South Pasadena Arts Crawl

This past Saturday Eric and I headed down to South Pasadena, a charming little town, for their annual Arts Crawl. There was music, there were food trucks, there was art everywhere, and there were tons of little kids in their Halloween costumes: a recipe for fun!

On the way to the festivities, we passed by this cute pumpkin patch, which obviously made my night, pumpkin lover that I am! They were actually setting up to project an old horror movie onto the wall of a neighborhood building when we walked by. Nice!

One of the best parts of the evening was watching the kids play. They had set up some drums made of plastic buckets and also an impressive organ-like structure made out of PVC pipes. It was loud, but it sounded pretty good! The art galleries all had candy out for the kids (and “monster blood” for the adults), and they were letting them paint owl masks for Halloween. So sweet! There was a big crowd congregating around a toy store called Dinosaur Farm, which I think is basically the best toy store name ever, but maybe I just have dinosaurs on the brain. I have been telling Eric for weeks that I really want to be a dinosaur for Halloween, and I have been practicing my “RAWR!” and even pretending to have really short arms in case I should decide to be a T-Rex instead of, say, a stegosaurus. I better get to work on that costume! (On a slightly related note, Netflix, when will you put Jurassic Park up on Streaming?? I want to relive my childhood!)

After we walked around a bit, we were pretty hungry. We had just gone to the gym (for me, the first time in ages!), and we needed sustenance. Sadly, the trucks there weren’t really speaking to us–delicious, yes, I am sure, but we wanted something a bit more healthy than what we were seeing. Eventually inertia set in, and we settled on a truck. Eric ordered pulled pork, and I ordered chicken sliders.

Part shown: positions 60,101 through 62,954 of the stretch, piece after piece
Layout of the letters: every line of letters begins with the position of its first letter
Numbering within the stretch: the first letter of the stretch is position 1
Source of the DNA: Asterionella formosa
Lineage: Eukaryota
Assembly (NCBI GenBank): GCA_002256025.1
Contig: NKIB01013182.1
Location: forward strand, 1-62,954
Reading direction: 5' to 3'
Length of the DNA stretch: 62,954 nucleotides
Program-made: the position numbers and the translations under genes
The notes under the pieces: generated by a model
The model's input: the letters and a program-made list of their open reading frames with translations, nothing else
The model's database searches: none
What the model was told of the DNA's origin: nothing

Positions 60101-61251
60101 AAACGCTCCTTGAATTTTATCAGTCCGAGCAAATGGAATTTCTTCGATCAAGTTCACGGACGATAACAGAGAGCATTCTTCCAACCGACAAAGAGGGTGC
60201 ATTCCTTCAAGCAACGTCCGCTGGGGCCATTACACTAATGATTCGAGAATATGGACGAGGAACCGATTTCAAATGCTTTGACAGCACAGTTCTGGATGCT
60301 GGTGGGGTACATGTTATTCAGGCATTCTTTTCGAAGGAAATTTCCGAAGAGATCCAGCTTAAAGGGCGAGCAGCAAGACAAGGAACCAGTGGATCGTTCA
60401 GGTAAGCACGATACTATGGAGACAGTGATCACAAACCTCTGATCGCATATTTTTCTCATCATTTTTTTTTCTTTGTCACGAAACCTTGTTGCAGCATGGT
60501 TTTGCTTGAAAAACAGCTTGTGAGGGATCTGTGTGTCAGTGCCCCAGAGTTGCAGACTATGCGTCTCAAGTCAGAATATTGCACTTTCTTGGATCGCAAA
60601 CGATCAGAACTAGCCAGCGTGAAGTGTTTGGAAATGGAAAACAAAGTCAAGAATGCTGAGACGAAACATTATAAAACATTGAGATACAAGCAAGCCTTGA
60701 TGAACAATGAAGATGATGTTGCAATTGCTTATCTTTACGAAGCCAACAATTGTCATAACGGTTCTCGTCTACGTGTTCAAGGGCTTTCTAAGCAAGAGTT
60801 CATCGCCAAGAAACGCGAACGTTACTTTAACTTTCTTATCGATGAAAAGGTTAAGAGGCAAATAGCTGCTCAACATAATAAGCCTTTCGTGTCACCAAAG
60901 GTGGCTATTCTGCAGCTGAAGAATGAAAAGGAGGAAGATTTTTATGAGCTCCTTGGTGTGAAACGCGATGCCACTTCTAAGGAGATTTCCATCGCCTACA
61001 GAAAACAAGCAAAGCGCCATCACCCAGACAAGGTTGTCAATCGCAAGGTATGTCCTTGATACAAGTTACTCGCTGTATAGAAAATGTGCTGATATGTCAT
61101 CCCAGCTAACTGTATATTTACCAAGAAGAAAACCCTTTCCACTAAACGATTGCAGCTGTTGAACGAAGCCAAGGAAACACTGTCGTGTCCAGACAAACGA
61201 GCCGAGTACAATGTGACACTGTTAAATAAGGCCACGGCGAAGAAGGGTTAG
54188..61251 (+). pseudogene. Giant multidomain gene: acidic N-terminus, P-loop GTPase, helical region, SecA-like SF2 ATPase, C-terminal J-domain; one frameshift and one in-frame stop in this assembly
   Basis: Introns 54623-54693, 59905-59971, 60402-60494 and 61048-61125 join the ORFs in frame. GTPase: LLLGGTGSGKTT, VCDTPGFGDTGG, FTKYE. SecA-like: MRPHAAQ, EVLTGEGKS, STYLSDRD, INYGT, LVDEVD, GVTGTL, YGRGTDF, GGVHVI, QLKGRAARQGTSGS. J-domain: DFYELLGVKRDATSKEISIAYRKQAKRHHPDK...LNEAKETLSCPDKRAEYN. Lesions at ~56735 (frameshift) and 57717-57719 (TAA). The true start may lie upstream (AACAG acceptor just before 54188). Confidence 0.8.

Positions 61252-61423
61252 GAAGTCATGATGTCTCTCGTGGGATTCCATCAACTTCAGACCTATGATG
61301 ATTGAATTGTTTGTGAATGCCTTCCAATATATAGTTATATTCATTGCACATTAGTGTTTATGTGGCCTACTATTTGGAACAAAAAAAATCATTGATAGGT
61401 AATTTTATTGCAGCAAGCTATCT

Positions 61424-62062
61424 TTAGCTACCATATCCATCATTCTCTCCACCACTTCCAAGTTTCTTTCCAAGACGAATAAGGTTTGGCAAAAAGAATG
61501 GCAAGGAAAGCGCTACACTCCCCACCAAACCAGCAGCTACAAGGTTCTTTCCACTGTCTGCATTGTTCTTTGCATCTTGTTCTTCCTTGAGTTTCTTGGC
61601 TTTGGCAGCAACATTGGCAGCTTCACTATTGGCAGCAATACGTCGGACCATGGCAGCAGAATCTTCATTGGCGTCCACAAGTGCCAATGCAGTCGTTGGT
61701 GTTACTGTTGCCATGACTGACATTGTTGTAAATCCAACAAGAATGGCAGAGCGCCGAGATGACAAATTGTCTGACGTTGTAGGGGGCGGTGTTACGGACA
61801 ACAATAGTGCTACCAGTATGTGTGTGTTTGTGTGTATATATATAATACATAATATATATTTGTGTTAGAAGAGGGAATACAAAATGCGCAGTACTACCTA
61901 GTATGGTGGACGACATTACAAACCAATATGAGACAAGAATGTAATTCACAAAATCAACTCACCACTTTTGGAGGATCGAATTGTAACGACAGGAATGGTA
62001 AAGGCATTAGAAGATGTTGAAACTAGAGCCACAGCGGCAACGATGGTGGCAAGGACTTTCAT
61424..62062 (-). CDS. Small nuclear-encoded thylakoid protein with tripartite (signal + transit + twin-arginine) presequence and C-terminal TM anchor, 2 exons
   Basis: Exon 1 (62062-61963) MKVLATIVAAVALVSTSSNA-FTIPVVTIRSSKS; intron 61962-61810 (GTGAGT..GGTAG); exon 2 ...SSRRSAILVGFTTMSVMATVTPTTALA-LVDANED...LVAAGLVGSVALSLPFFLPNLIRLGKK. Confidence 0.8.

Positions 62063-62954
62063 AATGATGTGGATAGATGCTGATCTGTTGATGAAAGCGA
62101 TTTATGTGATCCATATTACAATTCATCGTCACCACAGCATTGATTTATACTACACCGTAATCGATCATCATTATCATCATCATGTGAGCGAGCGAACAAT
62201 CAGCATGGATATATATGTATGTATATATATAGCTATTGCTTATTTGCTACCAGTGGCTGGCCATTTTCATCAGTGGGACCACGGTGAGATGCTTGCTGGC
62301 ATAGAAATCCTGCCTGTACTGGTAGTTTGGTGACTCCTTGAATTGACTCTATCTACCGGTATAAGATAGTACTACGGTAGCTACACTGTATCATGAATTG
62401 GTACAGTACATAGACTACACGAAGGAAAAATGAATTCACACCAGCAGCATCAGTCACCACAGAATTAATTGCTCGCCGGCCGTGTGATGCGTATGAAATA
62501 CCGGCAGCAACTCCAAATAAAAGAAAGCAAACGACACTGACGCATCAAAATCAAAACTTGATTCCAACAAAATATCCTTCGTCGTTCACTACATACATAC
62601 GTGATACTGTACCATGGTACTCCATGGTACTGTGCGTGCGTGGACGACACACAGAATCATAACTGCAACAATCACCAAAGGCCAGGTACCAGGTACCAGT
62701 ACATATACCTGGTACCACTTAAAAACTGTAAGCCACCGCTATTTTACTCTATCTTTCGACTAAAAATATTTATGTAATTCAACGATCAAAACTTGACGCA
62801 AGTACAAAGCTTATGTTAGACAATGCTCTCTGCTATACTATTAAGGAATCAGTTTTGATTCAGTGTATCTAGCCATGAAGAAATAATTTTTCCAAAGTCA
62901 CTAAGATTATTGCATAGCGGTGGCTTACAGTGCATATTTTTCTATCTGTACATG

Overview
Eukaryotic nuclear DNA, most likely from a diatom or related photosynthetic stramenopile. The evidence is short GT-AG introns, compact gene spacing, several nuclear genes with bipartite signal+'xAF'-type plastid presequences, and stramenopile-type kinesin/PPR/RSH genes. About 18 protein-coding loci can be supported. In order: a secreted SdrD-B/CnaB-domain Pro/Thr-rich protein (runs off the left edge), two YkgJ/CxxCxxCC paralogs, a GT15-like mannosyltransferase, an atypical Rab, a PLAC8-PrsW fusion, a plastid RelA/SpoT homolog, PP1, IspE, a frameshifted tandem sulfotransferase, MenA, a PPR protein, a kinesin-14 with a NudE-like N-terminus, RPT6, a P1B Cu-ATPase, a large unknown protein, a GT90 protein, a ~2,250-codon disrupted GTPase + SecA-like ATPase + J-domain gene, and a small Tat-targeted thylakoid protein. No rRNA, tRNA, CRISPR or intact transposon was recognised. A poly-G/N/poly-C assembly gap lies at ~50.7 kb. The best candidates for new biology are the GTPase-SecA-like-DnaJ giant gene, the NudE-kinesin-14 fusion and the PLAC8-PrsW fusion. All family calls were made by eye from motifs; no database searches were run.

The funny thing is that they gave us the wrong food: Eric wound up with Kobe beef sliders, and I think I had his pulled pork. We were too hungry to protest. It was pretty good, if a little salty. I didn’t take any pictures of the food (too busy chowing down, I guess), but those are our feet, waiting for our food against pretty purple lights.  I still can’t get over the fact that I can wear a tank top and flip flops at night in October! But I guess that’s the price we pay for not having pretty fall leaves. The other ridiculousness of this part of the evening was there was another guy getting food from this truck who looked a lot like Eric: same height, same hair color, similar clothes. In my hungry and half-focused state, I kept walking up to him (say, after fetching a fork or some mustard) and thinking he was Eric–I’m sure his wife loved that! Sorry, nice couple! I should be more attentive!

After we were fed, we walked down to the corner soda shop, which I’ve always wanted to try. The Fair Oaks Pharmacy and Soda Fountain has been in business since 1915, and it used to be a very popular stop on Route 66, part of which is now Fair Oaks. I love historical places like this, especially since I have driven through the West on I-40 a few times, and it was so charming inside. The ice cream looked great, so we may have to come back sometime! I also found this awesome hand-drawn map of where 66 used to run through LA, so I will be trying to hit these locales soon, I’m sure! It’s fascinating not just to imagine how things were when my parents took road trips in their childhood, but also to imagine that old Humbert Humbert might have stopped here to get a sundae for Lolita. I bet she would have loved it.

All in all, it was a lovely night in a lovely town. We really liked going to art events like this when we lived in Oakland, and, while this is a bit of a different scene, it felt welcoming, and it made us feel a little more at home. 🙂

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